In a democracy, where political power is spread among all the people, when their lives are going well, it is easy for the people to ignore small, incremental diminishing of the limits a constitution places on the power of government. In fact this ignoring of their loss is found with many aspects of government: the abuse of the Constitution or, more accurately, the loss of freedom, is small to the average citizen. But those who lose, lose only a little at a time, those who benefit have much to gain. The problem is, very simply, the loss seems too much to stand and fight for. It always appears for those who are losing only a little, that to stand and fight for what they will lose takes a relatively great effort compared to what is being fought for. Conversely, those who gain from these small intrusions and abuses have much to gain and the fight for them is minor compared to what they would gain.

Let us observe that those who are attracted to political power are no different than other men. Some are honorable men, but not all are. Some are attracted to government simply for the power inherent in government. This is true whether they are elected to representative office or are those who take the administrative positions of authority. The sole difference being, if they are to be elected they must convince the people to vote for them, so they tell the people what the people want to hear. Notice this does not require them to tell the truth, but only to tell the people what the people desire to be true.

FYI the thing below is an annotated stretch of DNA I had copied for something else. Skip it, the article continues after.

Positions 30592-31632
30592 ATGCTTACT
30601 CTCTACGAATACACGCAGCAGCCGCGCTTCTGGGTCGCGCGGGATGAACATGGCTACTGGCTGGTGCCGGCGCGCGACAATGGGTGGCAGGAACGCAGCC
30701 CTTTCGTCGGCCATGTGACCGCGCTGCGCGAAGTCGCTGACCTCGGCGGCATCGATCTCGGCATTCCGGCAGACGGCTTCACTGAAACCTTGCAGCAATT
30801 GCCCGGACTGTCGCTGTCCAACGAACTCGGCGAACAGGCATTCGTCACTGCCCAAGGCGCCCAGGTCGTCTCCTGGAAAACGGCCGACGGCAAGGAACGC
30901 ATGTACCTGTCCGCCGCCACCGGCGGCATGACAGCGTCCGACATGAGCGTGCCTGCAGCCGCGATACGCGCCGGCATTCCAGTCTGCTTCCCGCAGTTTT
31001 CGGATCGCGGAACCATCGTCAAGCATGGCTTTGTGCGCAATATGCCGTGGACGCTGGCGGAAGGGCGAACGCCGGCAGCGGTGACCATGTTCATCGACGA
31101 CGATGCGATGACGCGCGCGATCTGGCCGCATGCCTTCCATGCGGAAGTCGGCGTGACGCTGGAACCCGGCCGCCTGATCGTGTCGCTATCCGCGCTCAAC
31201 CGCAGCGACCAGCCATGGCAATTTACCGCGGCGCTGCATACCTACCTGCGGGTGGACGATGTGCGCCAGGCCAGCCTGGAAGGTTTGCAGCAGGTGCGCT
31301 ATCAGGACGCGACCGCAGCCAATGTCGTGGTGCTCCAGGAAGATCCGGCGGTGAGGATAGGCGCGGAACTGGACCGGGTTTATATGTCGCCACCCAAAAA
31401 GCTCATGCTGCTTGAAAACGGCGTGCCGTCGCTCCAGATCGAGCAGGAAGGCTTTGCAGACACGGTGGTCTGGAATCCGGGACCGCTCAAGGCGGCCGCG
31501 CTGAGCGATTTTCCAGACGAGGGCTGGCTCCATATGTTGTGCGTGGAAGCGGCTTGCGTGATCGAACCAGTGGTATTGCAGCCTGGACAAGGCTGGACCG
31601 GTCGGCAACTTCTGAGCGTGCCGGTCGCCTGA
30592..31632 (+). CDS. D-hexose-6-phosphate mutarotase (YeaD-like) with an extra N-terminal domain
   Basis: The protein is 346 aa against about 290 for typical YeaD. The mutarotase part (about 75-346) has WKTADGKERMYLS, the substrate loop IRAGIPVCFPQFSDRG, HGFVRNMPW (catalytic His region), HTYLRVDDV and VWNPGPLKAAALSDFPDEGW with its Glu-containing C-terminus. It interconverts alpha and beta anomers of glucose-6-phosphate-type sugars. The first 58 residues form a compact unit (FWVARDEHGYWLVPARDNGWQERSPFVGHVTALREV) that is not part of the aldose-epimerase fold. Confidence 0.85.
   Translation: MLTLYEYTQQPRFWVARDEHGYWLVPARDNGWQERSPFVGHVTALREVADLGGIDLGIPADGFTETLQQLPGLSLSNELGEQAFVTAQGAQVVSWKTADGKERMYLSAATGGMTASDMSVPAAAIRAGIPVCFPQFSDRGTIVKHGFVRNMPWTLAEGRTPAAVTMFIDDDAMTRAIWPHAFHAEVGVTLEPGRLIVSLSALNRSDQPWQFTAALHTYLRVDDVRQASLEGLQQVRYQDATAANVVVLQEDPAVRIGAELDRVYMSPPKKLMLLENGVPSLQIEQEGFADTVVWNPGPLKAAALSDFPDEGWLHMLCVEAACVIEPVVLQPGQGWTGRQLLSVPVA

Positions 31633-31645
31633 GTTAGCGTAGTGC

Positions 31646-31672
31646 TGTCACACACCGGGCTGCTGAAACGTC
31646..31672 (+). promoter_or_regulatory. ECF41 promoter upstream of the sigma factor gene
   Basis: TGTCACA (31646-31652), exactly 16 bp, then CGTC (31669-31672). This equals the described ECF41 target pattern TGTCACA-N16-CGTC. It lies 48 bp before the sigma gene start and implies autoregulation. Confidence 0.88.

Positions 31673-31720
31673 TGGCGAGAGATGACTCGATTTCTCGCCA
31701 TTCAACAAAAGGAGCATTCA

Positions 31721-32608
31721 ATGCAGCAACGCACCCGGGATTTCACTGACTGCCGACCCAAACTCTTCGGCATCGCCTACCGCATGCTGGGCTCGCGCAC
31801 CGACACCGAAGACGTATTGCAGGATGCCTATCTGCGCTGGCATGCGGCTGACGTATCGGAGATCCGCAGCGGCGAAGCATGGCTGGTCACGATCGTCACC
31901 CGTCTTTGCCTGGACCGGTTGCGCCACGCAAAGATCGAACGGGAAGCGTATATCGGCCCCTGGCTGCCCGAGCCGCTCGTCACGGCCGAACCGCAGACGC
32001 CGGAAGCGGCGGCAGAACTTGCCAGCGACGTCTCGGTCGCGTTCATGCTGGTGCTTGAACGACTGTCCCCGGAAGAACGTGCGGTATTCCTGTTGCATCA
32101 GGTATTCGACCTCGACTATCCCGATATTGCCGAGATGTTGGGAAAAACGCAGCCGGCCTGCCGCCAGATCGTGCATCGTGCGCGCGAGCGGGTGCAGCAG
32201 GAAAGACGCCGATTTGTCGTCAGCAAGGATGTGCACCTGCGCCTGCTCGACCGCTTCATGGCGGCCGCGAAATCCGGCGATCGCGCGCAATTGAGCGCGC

An example is the current race for the mayor’s office of Charlotte. Mr. Patrick Cannon, in an interview with Creative Loafing,  tells the public that “I bring about a servant’s heart to want to create a better city throughout every part of our city; to enjoy a safe, affordable and thriving city with a comprehensive transportation plan.” That is for the general voter. Then, for the Chamber of Commerce he says Charlotte has “A lack of public-private ventures.”

One can only suppose he means taking more taxpayer money from the many in order to give it to the politically connected crony capitalists of the Chamber: the Panthers or NASCAR museums, or perhaps Carowinds.

Now Mr. Cannon probably has what passes today for a servant’s heart. The question is: who is he the servant of? Is the giving of taxpayer money to special interests, the crony-capitalists, an answer to that question?

This is only one aspect of what our founding fathers feared and is only another example of what those who advocate for a constitution, which truly restricts government, face. The Chamber members who expect to benefit from the largess of a Cannon mayorship have much to gain, some of the checks may well be in the millions. Those who would oppose the transfer of funds from the poor to the rich, from the many to the few, have only the possibility of keeping their tax rate from going from $2,000 per year to perhaps $2,100 per year. So they might keep $100 per year if the crony capitalists are kept away from the trough, while the crony-capitalist is fighting to gain hundreds of thousands or more.

This then is what Constitutions are about: the attempt to keep the few from benefiting at the expense of the many. It is the goal of most TEA parties. Some of the people have finally realized the small, incremental losses are worth fighting about. Those who would take from everyone, those who would control everyone’s life, the totalitarians, would have you believe the TEA parties are the problem with our country. In fact the TEA parties are some of the few fighting to keep our country and freedom free from the “fearful master” of abusive government that George Washington spoke of.